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Ben Frederickson is a sports columnist for the St. Louis Post-Dispatch. You can follow him on Twitter (Ben_Fred), Instagram (benfredpd) and Facebook (BenFredPD).

Cardinals host Dodgers

Cardinals outfielder Marcell Ozuna celebrates a sixth-inning home run with teammate Dexter Fowler on Wednesday, April 10, 2019 in a game against the Los Angeles Dodgers at Busch Stadium in St. Louis, Mo. Photo by Christian Gooden,

Good day. No, really. For the Cardinals, it sure is. They head into a series against the Washington Nationals with a 17-10 record that was strengthened by a 7-2 homestand. They sit atop the National League Central and own the best run differential (+28) in the division.

Are things perfect?

Far from it.

Pricey free-agent reliever Andrew Miller remains a major concern. Alex Reyes punched a wall and broke a finger. Carlos Martinez is not back yet. And the rotation, while stronger as of late, includes a much more hittable and home-run prone Miles Mikolas.

But more things are going right than wrong at the moment. Big time. Today, let's examine the reasons the Cardinals have grabbed the division lead as the season nears the 30-game mark:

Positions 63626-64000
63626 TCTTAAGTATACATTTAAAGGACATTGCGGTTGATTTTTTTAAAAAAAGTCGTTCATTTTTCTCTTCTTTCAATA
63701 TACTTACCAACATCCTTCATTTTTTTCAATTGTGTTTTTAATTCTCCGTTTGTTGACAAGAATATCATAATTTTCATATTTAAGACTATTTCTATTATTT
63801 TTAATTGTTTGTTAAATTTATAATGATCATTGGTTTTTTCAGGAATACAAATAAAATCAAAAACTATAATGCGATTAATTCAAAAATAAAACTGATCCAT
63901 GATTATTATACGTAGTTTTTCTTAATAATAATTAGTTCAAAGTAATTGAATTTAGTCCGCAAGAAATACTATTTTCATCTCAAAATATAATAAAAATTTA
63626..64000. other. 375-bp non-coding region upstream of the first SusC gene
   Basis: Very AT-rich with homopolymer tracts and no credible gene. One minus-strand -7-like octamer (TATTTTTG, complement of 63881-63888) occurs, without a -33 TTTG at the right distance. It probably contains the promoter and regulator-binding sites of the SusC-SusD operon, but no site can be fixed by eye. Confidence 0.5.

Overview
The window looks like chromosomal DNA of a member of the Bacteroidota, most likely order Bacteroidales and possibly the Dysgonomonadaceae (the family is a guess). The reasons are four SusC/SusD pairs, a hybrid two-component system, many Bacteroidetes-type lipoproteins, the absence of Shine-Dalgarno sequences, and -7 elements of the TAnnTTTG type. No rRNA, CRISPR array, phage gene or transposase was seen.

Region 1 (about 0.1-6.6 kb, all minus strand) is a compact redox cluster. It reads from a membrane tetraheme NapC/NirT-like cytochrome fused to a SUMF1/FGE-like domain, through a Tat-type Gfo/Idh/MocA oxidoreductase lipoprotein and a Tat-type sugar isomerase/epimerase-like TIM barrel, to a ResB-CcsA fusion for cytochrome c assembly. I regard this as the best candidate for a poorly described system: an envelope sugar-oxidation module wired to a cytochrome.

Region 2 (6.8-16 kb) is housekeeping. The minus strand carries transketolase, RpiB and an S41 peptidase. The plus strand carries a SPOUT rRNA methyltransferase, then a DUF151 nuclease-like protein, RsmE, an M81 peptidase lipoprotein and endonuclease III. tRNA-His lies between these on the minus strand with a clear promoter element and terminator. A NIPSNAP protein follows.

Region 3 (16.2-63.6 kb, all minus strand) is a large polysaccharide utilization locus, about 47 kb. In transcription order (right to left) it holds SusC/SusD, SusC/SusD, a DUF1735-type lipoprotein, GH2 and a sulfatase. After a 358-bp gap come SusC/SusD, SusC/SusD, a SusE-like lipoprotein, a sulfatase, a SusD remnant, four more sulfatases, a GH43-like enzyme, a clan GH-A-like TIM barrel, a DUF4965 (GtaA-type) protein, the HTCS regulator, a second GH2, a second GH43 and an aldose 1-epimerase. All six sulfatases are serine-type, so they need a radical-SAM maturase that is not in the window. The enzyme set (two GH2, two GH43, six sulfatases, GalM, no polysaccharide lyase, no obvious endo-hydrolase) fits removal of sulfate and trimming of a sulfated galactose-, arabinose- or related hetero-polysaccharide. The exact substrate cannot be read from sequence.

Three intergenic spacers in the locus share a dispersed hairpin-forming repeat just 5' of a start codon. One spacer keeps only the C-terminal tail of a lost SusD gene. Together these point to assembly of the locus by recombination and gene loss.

The Cardinals’ offense, as a whole, has to be the most pleasant surprise of this young season. The lineup has multiple ways to score, and it has carried the load while the starters search for their footing. As of Monday morning, the Cardinals ranked first among NL teams in average (.269), third in on-base percentage (.349) and fourth in slugging percentage (.460). They had the fewest strikeouts (225) of any NL team. Spread the word, folks. The Cardinals no longer sit around and wait for home runs.

• This one is offense-related as well, but it deserves its own mention. The Cardinals have become the National League’s best lineup in two-strike counts. The Redbirds are averaging .203/.290/.327 with two strikes. That’s the best two-strike average, on-base percentage and slugging percentage of any NL team. For context, the NL average reads .168/.246/.277. A tip of the cap is due for new hitting coach Jeff Albert. (Where did all of the John Mabry mouthpieces go?)

• The Dodgers (19-11) were the only NL team to wake up Monday morning with a better record than the Cardinals, but they could only tie the Cardinals for the NL’s best home record (12-4). The Cardinals have reclaimed the home-field advantage that drifted in seasons past. What a pleasant feeling, to go to a game at Busch Stadium with an expectation of watching a win.